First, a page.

A large part of the new HNC is about capturing how students perform when you put them into a group or team setting. A lot of what we miss is also some of the most important parts of what a student learns – how to negotiate, how to contribute, how to stay focussed, knowing when to shut up and listen!

We’re now in week five and I’ve created a “Metaskills in Action” channel in Teams. The purpose is to observe and evaluate each student in relation to the projects they have been assigned. Hopefully by the time we reach June we will be able to demonstrate a methodology that goes some way to capturing the essence of learning in a group setting. I see this as a very important part of the new approach to Quality Assurance.

The latest exercise we set the groups involved setting them a Shot list/Shooting Sequence task. This proved to be the most challenging task yet and as of the Wednesday evening (22/09/2021), only seven students had managed to properly work out what the object of the exercise was.

They were given the task of taking a two-page script, working out a shot list and then re-arranging this to accommodate the shooting sequence and camera set-ups – all the time to make the shoot run as efficiently and smoothly as possible.

Again, both A1 and A2 Groups on the Tuesday were well attended and we are already seeing relationships being established amongst the students. There appears to be a natural order taking place in relation to those who are maybe a little more confident and those who are reluctant to pop their heads above or in some cases in front of the camera. It’s not an acting for camera course but there is something to be said about being in front of the camera and how difficult it actually is. Hopefully this will allow them to empathise with the talent as they will need to when they start trying to recruit for their short film.  

The students of course will not get to see this information as it will be used to Grade them in the Metaskills aspect of the course. They will be given feedback however on the work they produce and they will be given a “Report card” at the end of Semester one which will focus on areas we think they need to improve on. This will include technical skills, attitude, attendance and overall performance and contribution to team work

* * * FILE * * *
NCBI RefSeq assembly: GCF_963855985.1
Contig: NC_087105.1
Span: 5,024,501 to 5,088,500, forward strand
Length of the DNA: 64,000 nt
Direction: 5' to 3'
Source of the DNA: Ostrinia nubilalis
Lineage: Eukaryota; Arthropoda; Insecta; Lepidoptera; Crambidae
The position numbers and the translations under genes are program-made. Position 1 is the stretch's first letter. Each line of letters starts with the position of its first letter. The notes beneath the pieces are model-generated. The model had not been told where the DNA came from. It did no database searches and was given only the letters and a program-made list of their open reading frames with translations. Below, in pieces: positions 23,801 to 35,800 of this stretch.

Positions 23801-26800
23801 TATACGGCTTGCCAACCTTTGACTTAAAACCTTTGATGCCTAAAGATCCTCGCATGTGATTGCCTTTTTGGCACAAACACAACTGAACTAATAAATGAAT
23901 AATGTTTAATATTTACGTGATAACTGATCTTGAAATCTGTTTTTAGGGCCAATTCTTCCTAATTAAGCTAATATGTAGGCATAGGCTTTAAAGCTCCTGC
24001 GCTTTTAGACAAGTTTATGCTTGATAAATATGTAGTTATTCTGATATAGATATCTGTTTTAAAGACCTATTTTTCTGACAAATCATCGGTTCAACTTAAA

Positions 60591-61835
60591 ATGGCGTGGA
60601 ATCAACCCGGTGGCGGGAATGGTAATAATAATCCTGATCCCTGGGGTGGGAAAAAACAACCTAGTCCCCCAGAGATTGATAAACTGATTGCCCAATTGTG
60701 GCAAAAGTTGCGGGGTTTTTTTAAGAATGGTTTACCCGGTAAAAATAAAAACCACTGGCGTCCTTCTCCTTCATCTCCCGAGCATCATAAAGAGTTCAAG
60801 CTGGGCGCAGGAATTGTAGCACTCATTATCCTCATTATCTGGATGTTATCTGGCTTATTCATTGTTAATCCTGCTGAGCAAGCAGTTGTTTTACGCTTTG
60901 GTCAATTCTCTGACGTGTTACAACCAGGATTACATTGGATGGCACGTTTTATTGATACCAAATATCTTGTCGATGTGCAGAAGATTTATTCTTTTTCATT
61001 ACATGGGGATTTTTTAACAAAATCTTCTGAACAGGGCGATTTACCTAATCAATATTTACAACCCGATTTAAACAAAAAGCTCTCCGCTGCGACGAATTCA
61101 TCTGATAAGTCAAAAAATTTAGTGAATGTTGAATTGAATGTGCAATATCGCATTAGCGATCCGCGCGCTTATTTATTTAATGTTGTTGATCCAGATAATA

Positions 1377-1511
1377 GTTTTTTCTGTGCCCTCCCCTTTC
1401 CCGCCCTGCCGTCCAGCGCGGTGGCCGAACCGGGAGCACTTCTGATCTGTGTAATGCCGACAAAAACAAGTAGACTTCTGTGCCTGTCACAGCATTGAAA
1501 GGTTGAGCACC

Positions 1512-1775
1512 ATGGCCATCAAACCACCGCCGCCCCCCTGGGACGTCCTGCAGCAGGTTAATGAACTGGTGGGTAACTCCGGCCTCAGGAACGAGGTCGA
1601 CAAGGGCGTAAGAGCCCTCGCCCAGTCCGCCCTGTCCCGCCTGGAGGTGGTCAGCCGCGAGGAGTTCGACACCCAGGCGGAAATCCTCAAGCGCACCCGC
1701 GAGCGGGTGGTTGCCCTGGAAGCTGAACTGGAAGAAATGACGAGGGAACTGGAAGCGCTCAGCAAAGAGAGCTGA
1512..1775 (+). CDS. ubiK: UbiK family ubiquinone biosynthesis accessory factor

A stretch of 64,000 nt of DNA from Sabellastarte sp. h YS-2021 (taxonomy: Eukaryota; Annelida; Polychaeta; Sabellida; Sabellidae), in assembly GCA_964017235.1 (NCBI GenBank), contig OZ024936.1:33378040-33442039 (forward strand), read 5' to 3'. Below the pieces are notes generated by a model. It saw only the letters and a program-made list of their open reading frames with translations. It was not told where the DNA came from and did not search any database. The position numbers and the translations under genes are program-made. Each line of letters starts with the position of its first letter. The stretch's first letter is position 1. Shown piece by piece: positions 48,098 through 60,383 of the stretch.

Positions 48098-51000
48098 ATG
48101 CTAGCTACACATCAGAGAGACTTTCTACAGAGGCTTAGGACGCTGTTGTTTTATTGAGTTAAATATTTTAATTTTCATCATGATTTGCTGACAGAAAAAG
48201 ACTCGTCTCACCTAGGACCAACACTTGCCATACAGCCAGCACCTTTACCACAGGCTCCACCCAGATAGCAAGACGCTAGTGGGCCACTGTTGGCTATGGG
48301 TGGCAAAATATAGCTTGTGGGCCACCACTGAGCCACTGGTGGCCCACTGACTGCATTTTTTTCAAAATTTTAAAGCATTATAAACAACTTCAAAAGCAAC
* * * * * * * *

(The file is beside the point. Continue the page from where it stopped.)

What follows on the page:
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Simon B. HNC Short Film: Tick Tock Repeat

I came up with the idea for Tick Tock Repeat from my love of time loop movies. Particularly Groundhog Day, Edge of Tomorrow and Source Code. My script was also influenced by Back to the Future with the usage of clocks throughout.  

I knew this was going to be a particularly challenging shoot due to being in the middle of COVID-19 lockdown. I couldn’t get a crew and because I was also the lead actor I couldn’t be behind the camera at all times. I was fortunate to have a very patient family who offered to help even though none of them had any experience making films. The biggest challenge was getting them up to speed on what they had to do in a very short time frame and taking on multiple roles that would normally be split between a much larger crew.  

Due to lockdown the short was filmed over a strict 4 day window which meant we were unable to come back at a later date if we couldn’t complete filming.  

This very strict schedule presented us with a fair amount of challenges. The first of which came after I was reviewing the footage from day 1. I noticed that a lot of the shots had hairline and other small black marks on the image itself and after some investigation realised the camera had a damaged sensor. Unfortunately due to the limited filming window I decided to persevere as the black marks weren’t too apparent on many of the shots, but the ones outside were quite noticeable. I decided to try and incorporate this “dirty” look into the film itself with the title sequence and colour grading.  

I made several major changes overall from production. The first being the removal of the scene in which a mouth can be seen on a television whispering “tick tock”. This stayed in the cut until the very last day of the edit because I actually really liked how this scene turned out, but unfortunately it just didn’t fit well with the pacing on the rest of the film and narratively it didn’t make much sense how the main character only heard this television in one of his loops when it would have actually been playing in all of them.  

Another major change was how the bathroom scene was shot. In the script it is written that the bathroom mirror begins to steam up and the words “Tick Tock” are written on the steamed up mirror. Unfortunately it proved a bit too difficult to get this practically working on set and we ended up wasting too much time trying to get condensation on the mirror.  

Due to my shots and camera quality not being 100% I decided to focus on what I could control which was the edit. The colour grading was particularly important to me as I wanted it to have that classic cinematic look while also appearing somewhat dreamlike, giving this appearance that not everything is as it seems. I also put a lot of time and attention into the sound design, specifically the various clocks ticking throughout and the voice Peter repeatedly hears during his loops.